It's an Obama-ful life!

Campaign 2012

The Obama campaign's new "Life of Julia" slideshow is a feminist fantasy about cradle-to-grave protection from slash-and-burn Visigoths like Mitt Romney. And it's begging for parody:

Julia is born in the first year of Barack Obama's first term. Her share of the national debt is $31,500, give or take a few thousands.

Age 4: Julia is enrolled in Head Start. Everything she learns there her mother could have taught her much more effectively, but her mother's been conditioned to believe federal hype about Head Start, even though the actual results aren't that impressive.

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Age 6-20: Julia endures a mediocre public education compromised by state teachers unions, which are some of Obama's biggest contributors. By the time she's ready for college, tuition costs are so out of hand that all she can afford are cooking classes at a community college.

Age 21-31: Julia dreams about starting a bakery during Michelle Obama's first term, but FDA regulations are too costly and sugar has been rationed. She thinks about building a house on a piece of land left to her by her grandmother, but the EPA declares it wetlands. She begins cleaning houses and gains enough clients to consider hiring employees, but the costs of liability and benefits wouldn't increase her profits enough to make it worthwhile.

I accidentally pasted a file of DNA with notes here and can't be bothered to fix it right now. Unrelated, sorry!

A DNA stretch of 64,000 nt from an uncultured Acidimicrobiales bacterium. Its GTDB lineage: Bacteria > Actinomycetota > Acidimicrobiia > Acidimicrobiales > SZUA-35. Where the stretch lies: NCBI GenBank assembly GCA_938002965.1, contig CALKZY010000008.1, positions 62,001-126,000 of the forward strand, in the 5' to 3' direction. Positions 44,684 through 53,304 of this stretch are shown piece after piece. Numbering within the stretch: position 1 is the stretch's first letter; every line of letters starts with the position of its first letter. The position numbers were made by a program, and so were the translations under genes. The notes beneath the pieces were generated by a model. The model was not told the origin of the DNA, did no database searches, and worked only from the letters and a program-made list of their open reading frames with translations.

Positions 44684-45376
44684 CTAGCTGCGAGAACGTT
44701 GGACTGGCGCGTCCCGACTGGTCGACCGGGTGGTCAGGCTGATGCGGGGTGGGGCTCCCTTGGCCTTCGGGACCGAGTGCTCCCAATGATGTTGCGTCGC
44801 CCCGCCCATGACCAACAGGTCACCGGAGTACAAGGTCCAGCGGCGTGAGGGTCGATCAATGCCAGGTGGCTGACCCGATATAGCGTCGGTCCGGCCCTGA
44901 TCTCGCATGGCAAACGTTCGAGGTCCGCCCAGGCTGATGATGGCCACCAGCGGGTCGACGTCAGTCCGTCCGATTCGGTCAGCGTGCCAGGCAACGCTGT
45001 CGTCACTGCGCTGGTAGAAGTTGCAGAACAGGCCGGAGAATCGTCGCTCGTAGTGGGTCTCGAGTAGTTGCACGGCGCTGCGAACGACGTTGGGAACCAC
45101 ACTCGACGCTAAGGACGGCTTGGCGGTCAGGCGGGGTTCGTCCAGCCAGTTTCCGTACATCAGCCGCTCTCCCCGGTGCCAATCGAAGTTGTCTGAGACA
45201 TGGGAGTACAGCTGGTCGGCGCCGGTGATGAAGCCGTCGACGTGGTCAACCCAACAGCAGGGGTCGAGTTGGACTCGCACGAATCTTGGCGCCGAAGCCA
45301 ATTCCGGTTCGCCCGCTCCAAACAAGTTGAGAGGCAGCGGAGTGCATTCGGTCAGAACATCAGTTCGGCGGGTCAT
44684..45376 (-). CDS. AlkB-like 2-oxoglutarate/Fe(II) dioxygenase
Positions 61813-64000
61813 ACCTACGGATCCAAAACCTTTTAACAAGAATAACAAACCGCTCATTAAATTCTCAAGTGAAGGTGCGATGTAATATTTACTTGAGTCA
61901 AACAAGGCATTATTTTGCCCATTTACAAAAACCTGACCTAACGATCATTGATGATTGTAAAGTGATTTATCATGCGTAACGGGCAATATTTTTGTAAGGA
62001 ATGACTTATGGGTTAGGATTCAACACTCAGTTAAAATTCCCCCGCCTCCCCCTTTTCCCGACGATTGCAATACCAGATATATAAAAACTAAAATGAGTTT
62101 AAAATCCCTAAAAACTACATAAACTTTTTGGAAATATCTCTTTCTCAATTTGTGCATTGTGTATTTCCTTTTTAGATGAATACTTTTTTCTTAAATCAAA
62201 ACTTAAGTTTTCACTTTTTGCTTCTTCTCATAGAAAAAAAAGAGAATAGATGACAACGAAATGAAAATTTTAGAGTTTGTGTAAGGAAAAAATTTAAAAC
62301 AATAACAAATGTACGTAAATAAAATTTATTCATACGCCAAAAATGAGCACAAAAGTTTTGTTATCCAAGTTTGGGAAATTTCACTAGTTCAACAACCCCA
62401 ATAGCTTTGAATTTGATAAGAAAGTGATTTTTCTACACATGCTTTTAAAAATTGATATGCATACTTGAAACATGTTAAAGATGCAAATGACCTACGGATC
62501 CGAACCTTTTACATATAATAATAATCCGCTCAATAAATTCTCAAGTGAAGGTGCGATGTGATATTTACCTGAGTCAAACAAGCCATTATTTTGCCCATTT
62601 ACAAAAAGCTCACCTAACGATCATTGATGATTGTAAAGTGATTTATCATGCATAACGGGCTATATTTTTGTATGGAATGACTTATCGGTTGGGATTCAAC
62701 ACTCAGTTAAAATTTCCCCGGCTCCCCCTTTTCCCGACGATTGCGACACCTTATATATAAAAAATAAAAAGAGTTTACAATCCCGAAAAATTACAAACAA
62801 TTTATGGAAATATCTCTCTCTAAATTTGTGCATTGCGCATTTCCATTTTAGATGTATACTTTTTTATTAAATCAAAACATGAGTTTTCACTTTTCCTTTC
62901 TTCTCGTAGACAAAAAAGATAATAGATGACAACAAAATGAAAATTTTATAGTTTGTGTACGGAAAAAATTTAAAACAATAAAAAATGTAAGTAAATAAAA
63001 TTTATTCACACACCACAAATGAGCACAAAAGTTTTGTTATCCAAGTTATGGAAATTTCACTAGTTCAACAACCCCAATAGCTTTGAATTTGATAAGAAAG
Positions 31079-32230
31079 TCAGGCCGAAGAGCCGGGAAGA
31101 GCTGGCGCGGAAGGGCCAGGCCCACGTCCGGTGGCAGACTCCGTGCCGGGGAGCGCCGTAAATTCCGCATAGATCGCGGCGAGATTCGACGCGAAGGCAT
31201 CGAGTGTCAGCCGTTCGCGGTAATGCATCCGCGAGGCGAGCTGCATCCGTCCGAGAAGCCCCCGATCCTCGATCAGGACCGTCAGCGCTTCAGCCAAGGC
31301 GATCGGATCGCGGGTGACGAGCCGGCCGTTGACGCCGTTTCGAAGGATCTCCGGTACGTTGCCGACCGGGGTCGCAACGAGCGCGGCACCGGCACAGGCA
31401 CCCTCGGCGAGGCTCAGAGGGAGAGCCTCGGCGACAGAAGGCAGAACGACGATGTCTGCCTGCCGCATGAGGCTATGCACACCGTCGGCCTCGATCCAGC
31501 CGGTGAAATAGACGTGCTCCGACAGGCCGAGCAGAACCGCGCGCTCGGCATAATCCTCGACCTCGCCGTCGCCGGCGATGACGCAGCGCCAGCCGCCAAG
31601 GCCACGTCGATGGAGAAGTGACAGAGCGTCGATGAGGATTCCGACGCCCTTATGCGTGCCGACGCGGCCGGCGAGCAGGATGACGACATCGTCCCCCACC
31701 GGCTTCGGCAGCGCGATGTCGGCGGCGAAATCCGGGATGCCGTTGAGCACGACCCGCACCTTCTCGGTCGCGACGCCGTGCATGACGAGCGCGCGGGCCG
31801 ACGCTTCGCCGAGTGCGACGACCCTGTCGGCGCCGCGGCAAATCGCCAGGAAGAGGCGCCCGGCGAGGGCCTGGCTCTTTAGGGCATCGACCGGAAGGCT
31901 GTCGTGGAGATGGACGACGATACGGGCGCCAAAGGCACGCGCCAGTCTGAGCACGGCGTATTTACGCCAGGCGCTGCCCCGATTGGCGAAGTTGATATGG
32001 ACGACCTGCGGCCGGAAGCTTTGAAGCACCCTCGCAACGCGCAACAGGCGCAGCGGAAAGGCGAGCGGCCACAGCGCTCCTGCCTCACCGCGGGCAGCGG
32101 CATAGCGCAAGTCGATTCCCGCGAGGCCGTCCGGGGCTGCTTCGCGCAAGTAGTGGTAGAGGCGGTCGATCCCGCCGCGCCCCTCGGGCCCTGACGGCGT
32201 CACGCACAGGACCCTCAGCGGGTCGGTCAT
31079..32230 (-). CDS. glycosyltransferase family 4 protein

Age 32: Julia gets pregnant by one of her successive relationships (in spite of government-paid birth control). She could abort the baby, but her biological clock is telling her she wants one. The boyfriend doesn't stick around, but that's no big deal-Julia's father didn't either. When her son Zachary is born, his share of the national debt is somewhere in the neighborhood of $150,000.

Age 33-64: Zachary is enrolled in Head Start's expanded all-day preschool as soon as he's old enough, because arranging babysitting is a continual headache. Lacking steady, focused attention from his mom as well as mentoring from a reliable father figure, he becomes a problem in middle school. By the time he's ready for college, the tuition bubble has finally exploded, but there's no money for student loans, because student loans from his mother's generation haven't been paid back thanks to Obama's pandering for young-adult votes during his second presidential campaign. Zachary is angry and bitter.

Age 65-70: Julia can't retire at age 65 because Social Security is broke. But her health has become so poor (Obamacare is broke, too) that she has to quit anyway. Her house is paid off but she can't afford needed repairs or property taxes so she applies to a government-run retirement facility. To supplement their ration of rice and beans, the residents plant a community garden and fight over who does what for how much. Because Julia isn't able to do as much work as others, her share is a pittance. But she's allowed to plant an azalea bush.

Zachary pays one visit to his mother, which turns into a shouting match about how, thanks to severe austerity measures imposed on the United States by its creditors, his options are even more constrained than hers. His share of the national debt is inconceivable. Before leaving, he throws an overripe tomato at her collectible "Big Brother Obama" poster, over her protests. Didn't Obama do the best he could during his four terms? If it hadn't been for those … she's forgotten the name of those evil people.

Her only tangible family now is an azalea bush-and Obama. She loves Obama.

Janie B. Cheaney
Janie B. Cheaney

Janie lives in Missouri, is a columnist for WORLD, writes novels for young adults, and is the author of the Wordsmith creative writing series. She also reviews books at RedeemedReader.com. Follow Janie on Twitter @jbcheaney.


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